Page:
HELPFUL TIP WITH POLENTA:  Bring the water to the boil and then add the salt (10 g per liter of water).  When the salt has dissolved, take the pan away from the heat.  Use a wooden spoon or spatula to creat whirls in the water, i.e. go round and round with the spoon, quite fast so that a kind of ‘well’ is created in the middle.  Pour the polenta into this ‘well’, all at once, and get mixing as fast as you can.  Get rid of lumps if they should form. And then place the pot back on the heat again to finish cooking it.   I chose the quick-cooking polenta that requires less than 10 minutes.  Also, I added a teensy bit more water than technically required to make a more looser, ‘runnier’ texture.  And that was because I knew we would be reheating the polenta later on, just before serving, and I didn’t want to create a monster thickness.

20I used a ladle to put the ragù over the polenta at the beginning and then poured the last amount straight from the pot, scraping every little bit out with a rubber spatula.

21When everything had cooled down enough, I enveloped the pyrex dish with loads of clingfilm and placed it on a tray to help  me carry it to the car and up the steep flight of steps to Leanne’s house.  You need strong thighs to get to her home !

We placed it in a hot oven for a few minutes before serving it.  Freshly grated pecorino was served as a topping for those who wanted it.

I was having such a good time I didn’t take any photos, which is quite rare for me.  What a shame.   We started off with Alison’s delicious bresaola.  I had also made an emmer wheat/spelt salad seasoned with olive oil and lemonjuice and studded with cherry tomatoes and rocket/arugula.  Leanne made a delicious Indonesian soup, called Laksa. Liz and Simona brought a fab beef slow-cooked curry served with steamed rice.  We did not go hungry that’s for sure !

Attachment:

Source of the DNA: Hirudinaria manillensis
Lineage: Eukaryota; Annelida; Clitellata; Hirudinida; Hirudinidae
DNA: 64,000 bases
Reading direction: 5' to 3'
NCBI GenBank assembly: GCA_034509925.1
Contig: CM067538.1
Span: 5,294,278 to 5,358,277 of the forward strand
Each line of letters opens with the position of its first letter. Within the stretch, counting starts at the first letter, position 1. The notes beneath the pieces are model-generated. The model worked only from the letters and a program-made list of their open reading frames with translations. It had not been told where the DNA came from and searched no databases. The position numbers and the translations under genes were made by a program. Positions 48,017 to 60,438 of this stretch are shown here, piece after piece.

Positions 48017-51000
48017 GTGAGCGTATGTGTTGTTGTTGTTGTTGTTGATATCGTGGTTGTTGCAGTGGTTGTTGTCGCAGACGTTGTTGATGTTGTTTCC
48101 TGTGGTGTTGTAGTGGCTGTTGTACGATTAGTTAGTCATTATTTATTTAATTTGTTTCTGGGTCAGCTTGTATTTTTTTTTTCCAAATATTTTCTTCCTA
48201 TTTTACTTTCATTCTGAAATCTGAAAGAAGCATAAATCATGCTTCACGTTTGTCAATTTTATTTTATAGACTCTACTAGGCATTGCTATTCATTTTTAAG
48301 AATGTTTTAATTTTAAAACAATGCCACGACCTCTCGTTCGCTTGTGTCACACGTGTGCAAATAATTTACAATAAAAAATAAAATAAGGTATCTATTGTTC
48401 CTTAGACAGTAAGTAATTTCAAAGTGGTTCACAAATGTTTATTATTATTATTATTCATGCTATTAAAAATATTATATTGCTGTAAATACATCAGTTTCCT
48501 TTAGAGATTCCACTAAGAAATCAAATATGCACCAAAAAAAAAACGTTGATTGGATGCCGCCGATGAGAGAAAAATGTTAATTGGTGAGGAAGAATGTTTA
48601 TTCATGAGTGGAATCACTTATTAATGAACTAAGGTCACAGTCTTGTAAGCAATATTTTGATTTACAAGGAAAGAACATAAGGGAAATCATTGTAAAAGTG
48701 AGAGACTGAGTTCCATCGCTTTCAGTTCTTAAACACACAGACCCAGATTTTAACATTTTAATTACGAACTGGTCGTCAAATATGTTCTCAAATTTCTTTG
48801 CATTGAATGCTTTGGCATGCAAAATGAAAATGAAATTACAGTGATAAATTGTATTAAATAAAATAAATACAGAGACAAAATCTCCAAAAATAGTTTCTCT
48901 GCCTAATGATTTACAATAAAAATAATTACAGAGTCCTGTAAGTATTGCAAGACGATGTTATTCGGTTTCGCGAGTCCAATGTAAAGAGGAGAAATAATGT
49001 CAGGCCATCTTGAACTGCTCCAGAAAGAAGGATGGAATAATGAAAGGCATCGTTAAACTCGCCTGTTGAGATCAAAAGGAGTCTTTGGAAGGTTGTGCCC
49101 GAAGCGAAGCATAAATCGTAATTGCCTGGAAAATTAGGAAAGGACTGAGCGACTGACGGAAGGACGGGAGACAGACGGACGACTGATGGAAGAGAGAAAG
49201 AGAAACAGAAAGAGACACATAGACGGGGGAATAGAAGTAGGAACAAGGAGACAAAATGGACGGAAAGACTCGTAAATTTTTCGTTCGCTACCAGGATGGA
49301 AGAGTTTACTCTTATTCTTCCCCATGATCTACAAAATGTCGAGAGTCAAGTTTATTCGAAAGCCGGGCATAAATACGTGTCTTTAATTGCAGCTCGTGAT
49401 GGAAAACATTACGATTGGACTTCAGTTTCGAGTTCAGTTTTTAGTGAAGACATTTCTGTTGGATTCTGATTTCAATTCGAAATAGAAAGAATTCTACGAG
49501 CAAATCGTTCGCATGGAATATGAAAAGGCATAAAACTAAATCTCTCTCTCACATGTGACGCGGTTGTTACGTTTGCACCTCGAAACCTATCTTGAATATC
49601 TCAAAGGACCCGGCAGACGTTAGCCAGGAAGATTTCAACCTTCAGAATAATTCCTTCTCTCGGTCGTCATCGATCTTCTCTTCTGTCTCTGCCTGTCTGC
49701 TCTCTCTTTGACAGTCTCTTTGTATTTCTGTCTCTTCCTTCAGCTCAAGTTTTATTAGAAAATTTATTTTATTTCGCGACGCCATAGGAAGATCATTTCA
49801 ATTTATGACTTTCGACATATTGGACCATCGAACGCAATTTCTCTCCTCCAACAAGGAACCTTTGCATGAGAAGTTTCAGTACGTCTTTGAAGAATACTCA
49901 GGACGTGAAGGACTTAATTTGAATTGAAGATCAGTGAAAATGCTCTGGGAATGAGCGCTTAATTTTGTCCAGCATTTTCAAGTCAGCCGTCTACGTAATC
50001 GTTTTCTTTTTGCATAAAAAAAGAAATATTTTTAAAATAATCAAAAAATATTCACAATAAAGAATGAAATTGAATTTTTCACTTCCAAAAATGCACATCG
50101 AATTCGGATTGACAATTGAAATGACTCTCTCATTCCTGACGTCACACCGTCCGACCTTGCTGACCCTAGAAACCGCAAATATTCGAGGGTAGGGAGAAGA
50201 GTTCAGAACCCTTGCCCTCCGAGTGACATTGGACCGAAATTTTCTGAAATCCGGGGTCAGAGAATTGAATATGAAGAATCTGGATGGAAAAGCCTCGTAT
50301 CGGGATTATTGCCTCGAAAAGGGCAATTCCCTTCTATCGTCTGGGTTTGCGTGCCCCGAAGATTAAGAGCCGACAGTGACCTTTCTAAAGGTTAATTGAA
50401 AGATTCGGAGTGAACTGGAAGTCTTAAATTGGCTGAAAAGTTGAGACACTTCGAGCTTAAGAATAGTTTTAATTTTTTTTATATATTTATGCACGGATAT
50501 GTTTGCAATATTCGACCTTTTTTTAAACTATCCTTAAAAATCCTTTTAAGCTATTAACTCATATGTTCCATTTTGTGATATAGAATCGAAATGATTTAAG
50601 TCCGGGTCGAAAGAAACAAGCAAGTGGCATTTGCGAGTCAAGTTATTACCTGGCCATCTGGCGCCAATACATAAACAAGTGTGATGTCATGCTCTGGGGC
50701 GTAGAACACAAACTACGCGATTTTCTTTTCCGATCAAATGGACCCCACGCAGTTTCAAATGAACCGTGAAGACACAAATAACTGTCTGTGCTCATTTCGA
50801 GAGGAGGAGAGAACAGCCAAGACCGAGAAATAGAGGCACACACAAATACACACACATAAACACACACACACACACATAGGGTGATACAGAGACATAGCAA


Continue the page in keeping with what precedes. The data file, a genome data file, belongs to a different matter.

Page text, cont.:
I asked Alison to kindly forward me a photo of some leftovers she took home.

KNRX9733I know it sounds as if I spent a lot of time cooking this polenta concoction but in reality it was a lot less.  Let me break it down for you.  It took me less than 5 minutes to get the vegetable stock going.  While that was simmering, I had to peel the onion and mince it (I used an electric blender for that).  Ditto for the tomatoes.  I had to gather the rest of the ingredients.  Pour the oil into the saucepan.  Skin the sausages.  By the time I actually got to cook the sausage meat, less than 15 minutes had gone by.  The initial cooking that required stirring and supervision did take about another 15 minutes.  So, in terms of ‘real’ time, it took me only half an hour to get the ragù going.  For the rest of its cooking time, about one hour, I was able to get on with other activities.  I checked on it about three times in all.

The polenta took me a total of about 20 minutes from start to finish.  I could have speeded things up by using an electric kettle I suppose.